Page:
But today, even though S. Epatha Merkerson will come back to television this fall in a new Dick Wolf NBC-TV series titled “Chicago Med” as a hospital administrator, the Emmy and Tony Award-winning actress took time out of her busy schedule last week to come to Raleigh to promote diabetes awareness.
            And the education is needed.
            Diabetes – defined by the US Centers for Disease Control and Prevention as “…the condition in which the body does not properly process food for use as energy because it does not produce enough insulin, resulting in elevated levels of sugar in the bloodstream – is a serious health risk in the African-American community.
            According to the CDC, blacks are 1.7 times as likely to develop diabetes as whites; the prevalence of diabetes among blacks has quadrupled during the past 30 years; among blacks age 20 an older, about 2.3 million have diabetes – 10.8 percent of that age group; and death rates for blacks with diabetes are 27 percent higher than whites.
            Type 2 diabetes, more commonly known as adult onset diabetes and associated with obesity, accounts for 90 to 95 percent of all diagnosed cases of the disease.
            At least ten percent of the adult population in North Carolina is considered diabetic, expert say.
            One of the best ways to measure the body’s ability to manage blood glucose is by an A1C test, which measures blood sugar levels over the previous 2-3 month period.
            S. Epatha Merkerson, working in conjunction with Merck Pharmaceuticals and the American Diabetes Association (ADA), is traveling the nation with the campaign, America’s Diabetes Challenge: Get to Your Goals, urging diabetics to work with their doctors to know their A1C levels.
Both of Merkerson’s parents died from diabetes, and the actress only learned that she has the disease in 2003 while doing a public appearance. She has made it her mission to educate others ever since.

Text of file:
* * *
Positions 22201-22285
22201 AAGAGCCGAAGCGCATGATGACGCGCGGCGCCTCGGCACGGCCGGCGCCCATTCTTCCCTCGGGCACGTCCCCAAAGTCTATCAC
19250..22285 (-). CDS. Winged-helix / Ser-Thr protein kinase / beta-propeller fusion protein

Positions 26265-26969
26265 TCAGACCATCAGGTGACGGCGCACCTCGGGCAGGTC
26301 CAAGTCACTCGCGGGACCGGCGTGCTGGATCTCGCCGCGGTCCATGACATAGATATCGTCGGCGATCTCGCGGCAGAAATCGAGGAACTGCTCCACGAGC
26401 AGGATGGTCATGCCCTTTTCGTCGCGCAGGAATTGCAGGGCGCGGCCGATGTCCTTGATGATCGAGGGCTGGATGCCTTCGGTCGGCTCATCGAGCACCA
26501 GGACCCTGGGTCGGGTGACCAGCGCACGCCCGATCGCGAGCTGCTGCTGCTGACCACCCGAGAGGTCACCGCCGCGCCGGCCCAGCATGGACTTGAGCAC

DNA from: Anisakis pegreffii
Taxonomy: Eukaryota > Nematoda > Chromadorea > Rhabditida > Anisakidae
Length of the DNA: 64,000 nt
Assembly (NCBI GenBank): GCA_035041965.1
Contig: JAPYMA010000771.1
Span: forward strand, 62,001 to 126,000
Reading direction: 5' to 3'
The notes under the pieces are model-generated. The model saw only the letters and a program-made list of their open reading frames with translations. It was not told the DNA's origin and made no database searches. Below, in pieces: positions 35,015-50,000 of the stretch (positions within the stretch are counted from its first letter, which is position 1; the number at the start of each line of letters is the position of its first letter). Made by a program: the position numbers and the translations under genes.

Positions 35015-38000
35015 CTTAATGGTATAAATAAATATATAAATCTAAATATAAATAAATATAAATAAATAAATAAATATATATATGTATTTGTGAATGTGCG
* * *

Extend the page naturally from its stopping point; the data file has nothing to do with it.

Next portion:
“We are encouraging people with Type 2 diabetes to know their A1C, to work with their doctor, to set a goal, to obtain their A1C,” Merkerson told The Carolinian by phone during her Raleigh visit. “Folks don’t know that A1C is a simple test…and it becomes very important in terms of being proactive in your health care.”
According to most medical experts, an A1C of between 5 and 7 percent for a 2-3 month period is considered good. An A1C of over 7 percent is considered a health risk.
But high blood glucose is the only concern, Merkerson says. Low blood sugar can be equally dangerous, causing diabetics to become weak, break out in sweats, and even pass out if blood sugar gets too low.
Working with your doctor to establish a healthy eating regimen, with a prescribed balance of proteins and carbohydrates so that blood glucose levels remain consistent in between meals and into the evening, is key to living a healthy lifestyle despite the disease.
Merkerson says since her personal diagnosis of diabetes in 2003 when her blood sugar was determined to be 300 (a range between 80 and 140 is considered to be healthy) she’s had to make changes in her lifestyle.
“I was 50 when I was diagnosed, and I had some pretty bad eating habits,” the actress told The Carolinian. “I wasn’t exercising as much as I should. So the first thing to do was to learn how to eat, to get myself into some kind of exercise program, and to continue to see my doctor.”
Experts say go to your doctor to have your blood glucose checked, and if you are diabetic, follow your doctor’s advice.
For more information about diabetes, go to the American Diabetes Association website at www.diabetes .org.